EXCERPT: Jerome 3.0 by Jason Gurley

Jason Gurley is the author of Eleanor, The Man Who Ended the World, Deep Breath Hold Tight, and the bestselling novel Greatfall, among other books. He lives with his family in the Pacific Northwest, and can be found at jasongurley.com.

Jerome 3.0

Funding Canceled. Funding for this project was canceled on August 2.


Pledged of $180,000,000

Reunite a widow with her late husband, and help write the final act to a love story that transcends death itself.

What is Jerome 3.0?

I suppose that should say who is Jerome, shouldn’t it? What sounds too . . . antiseptic. The word what undermines everything I’m trying to do here.

By now I think most of you know Jerome almost as well as I do. For the uninitiated, a short recap: My name is Roberta Heisengel, and I am the widow of the lovely and brilliant Jerome Heisengel. (Or “the Robot Widow,” as The New York Times has referred to me.)

Jerome was, you might say, nobody special, except that he was very, very special to me. We had no children, and I was his only family. He was a product of the system, raised in foster homes until he came of age. He worked hard at his unspectacular job, and earned just enough money to keep the lights on. We met in a field in the rain, and that lovely moment captured all that our life would be from that moment on: mud, thunder, and the two of us in the middle of it all, together. I loved him dearly. My life has little meaning without my beloved Jerome to warm it.

Jerome 3.0 is my attempt to bring him back.

I have his memories, his essence, saved to a file on my computer.

I want to implant that file in a robot’s core. I want to bring my husband back to me.

Project History

As you may guess from the version number, this is not the first time I have asked for your help. When Jerome passed away in 2024, we were one of the 500 lucky couples selected by the human preservation foundation conscio•US for memory recording. As you may know, the foundation ran out of money and was shuttered amid a storm of criticism. What you may not know is that 11 of the 500 couples had successfully imprinted their brains before the foundation toppled. Jerome and I were among them.

By 2026, I was painfully lonely. I had thought I might live a life worthy of Jerome’s memory, but nothing I spent my time on satisfied the ache I felt. I won’t beat around the bush here—I thought of killing myself. Who wouldn’t? If you’ve known love, and lost it—well. Perhaps you might understand.

That year I received Jerome’s file in a last email from the foundation. It was smaller than I had expected—I almost deleted it. I thought it was spam. I’m so glad I didn’t.

Jerome 1.0

I started my first crowdfunding project a week later, almost on a whim. I didn’t expect anybody to help me. I asked for enough money to purchase a simple household assistant-bot, one I might load Jerome’s memories into. It wasn’t much, just $14,000. I was overwhelmed by the response—thousands of you wonderful people gave from your hearts, and helped me raise over three million dollars. With that money I was able to purchase a maker-bot, one that would assume Jerome’s physical characteristics. I promised to share Jerome and his new life with the world.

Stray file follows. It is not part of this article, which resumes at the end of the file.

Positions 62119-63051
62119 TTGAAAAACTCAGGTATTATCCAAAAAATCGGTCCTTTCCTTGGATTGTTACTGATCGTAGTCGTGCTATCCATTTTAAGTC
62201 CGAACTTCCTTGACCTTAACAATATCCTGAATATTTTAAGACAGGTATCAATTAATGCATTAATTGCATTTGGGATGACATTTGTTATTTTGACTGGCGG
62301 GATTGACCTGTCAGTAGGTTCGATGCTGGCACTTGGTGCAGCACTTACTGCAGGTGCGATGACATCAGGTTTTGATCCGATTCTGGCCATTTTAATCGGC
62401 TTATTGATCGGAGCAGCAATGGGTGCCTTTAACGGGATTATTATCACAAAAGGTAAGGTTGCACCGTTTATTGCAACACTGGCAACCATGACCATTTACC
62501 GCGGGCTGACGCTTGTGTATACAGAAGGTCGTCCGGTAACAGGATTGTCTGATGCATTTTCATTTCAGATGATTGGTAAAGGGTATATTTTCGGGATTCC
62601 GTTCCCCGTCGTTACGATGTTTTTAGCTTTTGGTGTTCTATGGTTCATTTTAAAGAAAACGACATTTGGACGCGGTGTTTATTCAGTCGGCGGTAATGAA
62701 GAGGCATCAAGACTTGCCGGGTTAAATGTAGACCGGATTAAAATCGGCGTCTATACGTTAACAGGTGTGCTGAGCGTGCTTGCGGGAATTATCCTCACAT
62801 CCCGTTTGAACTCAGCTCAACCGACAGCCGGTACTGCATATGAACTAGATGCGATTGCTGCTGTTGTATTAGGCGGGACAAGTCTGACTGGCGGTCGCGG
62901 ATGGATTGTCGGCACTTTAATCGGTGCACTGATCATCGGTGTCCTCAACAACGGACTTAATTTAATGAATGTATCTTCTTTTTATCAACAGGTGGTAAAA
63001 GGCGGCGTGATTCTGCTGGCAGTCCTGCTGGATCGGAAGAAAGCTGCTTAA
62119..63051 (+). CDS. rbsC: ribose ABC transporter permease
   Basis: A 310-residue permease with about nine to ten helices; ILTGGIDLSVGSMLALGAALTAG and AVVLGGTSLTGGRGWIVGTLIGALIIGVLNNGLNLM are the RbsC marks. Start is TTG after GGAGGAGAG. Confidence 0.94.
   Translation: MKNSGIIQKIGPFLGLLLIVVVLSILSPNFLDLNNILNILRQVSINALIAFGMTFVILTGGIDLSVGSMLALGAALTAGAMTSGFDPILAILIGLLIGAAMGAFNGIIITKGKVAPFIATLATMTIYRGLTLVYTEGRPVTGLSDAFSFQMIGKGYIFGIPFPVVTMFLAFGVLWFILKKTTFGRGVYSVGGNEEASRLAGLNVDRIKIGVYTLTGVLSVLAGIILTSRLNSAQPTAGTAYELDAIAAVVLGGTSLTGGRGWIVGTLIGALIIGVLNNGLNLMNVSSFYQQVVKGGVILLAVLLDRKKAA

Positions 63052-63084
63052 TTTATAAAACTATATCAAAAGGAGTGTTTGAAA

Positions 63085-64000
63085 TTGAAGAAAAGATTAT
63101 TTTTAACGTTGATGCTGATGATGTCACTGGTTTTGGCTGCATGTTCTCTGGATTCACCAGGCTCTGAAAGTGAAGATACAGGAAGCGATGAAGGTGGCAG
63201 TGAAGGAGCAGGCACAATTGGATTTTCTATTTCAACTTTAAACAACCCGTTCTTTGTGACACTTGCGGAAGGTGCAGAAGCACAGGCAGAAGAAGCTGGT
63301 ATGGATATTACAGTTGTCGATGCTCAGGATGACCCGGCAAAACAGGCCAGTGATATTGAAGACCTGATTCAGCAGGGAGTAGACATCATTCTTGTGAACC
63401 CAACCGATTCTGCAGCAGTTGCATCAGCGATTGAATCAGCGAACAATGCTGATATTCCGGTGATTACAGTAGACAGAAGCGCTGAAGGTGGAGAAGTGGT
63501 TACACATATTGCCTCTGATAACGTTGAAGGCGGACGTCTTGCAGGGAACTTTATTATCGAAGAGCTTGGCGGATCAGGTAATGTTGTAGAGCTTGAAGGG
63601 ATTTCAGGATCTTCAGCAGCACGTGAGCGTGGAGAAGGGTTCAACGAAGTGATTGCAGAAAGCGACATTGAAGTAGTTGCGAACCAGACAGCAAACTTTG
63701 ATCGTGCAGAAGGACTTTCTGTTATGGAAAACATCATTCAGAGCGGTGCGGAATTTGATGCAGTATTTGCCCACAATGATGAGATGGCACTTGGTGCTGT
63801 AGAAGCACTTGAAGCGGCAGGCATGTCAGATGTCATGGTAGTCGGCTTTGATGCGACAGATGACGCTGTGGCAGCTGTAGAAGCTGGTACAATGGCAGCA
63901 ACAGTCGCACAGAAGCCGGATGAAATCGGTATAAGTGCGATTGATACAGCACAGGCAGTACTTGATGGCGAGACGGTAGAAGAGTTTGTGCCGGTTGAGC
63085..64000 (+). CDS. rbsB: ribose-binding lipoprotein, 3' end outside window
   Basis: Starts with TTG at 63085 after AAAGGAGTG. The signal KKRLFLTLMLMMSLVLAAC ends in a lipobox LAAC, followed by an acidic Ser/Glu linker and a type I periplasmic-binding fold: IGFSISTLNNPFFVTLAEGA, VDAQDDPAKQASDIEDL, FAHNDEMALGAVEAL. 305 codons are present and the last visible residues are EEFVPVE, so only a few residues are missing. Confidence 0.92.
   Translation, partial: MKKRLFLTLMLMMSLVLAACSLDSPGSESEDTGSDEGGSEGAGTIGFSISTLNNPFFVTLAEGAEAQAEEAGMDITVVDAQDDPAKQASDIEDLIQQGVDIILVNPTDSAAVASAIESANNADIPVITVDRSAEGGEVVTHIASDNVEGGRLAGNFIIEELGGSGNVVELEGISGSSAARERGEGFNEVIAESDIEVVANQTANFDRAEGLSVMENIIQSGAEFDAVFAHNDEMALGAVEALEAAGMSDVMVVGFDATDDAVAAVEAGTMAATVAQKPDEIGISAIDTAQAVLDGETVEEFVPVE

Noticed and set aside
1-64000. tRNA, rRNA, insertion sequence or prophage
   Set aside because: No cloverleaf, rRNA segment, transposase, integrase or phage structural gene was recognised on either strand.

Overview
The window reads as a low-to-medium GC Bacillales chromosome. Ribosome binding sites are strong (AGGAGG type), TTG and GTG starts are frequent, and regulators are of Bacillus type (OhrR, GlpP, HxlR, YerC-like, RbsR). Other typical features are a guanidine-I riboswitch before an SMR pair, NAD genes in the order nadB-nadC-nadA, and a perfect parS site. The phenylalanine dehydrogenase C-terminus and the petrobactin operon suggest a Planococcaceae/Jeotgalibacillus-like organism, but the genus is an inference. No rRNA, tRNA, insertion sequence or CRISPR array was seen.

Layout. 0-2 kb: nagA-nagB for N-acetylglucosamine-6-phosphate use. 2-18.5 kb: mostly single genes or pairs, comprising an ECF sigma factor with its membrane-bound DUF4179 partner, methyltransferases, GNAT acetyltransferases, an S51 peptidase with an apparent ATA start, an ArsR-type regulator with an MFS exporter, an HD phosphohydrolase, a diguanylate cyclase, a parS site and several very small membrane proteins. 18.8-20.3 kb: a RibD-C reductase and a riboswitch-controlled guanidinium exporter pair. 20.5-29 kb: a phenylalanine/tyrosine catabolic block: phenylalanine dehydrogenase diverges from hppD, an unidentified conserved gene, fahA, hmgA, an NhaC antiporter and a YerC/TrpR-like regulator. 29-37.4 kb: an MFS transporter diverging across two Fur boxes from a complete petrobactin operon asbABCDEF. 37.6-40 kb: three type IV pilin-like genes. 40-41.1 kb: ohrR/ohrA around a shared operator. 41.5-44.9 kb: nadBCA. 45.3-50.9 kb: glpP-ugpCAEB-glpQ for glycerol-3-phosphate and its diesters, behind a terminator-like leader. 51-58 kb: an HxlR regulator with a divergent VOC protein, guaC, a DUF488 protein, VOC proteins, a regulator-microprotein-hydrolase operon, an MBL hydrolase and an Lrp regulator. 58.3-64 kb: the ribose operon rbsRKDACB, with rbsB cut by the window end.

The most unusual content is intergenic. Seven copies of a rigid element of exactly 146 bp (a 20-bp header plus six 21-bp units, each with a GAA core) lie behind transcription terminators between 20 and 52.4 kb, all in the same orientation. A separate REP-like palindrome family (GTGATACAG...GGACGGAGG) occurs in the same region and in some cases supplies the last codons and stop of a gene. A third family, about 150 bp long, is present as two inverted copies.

But Jerome 1.0, as I called him, never arrived. The maker-bot was stolen right off of the delivery truck somewhere in Topeka, a thousand miles from my front door. Three million dollars and months of patience, gone. My heart, which had been warmed by so many others, ached with this fresh loss of my husband.

Jerome 2.0

The talk shows and media carried the story for weeks. I didn’t want to give interviews, but I did. Someone suggested I try raising the money again. After all, I still had the original file that was emailed to me. What could it hurt? I worried that I might be asking too much of the world that had shown such generosity to me, but I missed Jerome too much to give up.

My second crowdfunding project overshot its modest goal as well. I had again asked only for $14,000, expecting to be quite content with the assistant-bot I had originally hoped to purchase. After all, I wished only for it to keep me company and talk to me each evening.

The world gave me eleven million dollars, enough to purchase an elite maker-bot. I shared every update from the factory—each photo they sent me of Jerome 2.0’s progress through the customization process, every video of his features being sculpted in animated latex. Every day I received emails and letters from people around the world who had also lost their loved ones, and who were living vicariously through my journey of resurrecting my Jerome.

A sinkhole opened beneath the factory floor in late 2027, swallowing up not only my Jerome 2.0, but causing hundreds of millions of dollars of damage and, sadly, claiming seventeen lives. The loss of my husband for this, the third time, paled next to the loss that so many other families suffered.

Once again, my funded project had failed.



Read the rest in HELP FUND MY ROBOT ARMY!!! and Other Improbable Crowdfunding Projects!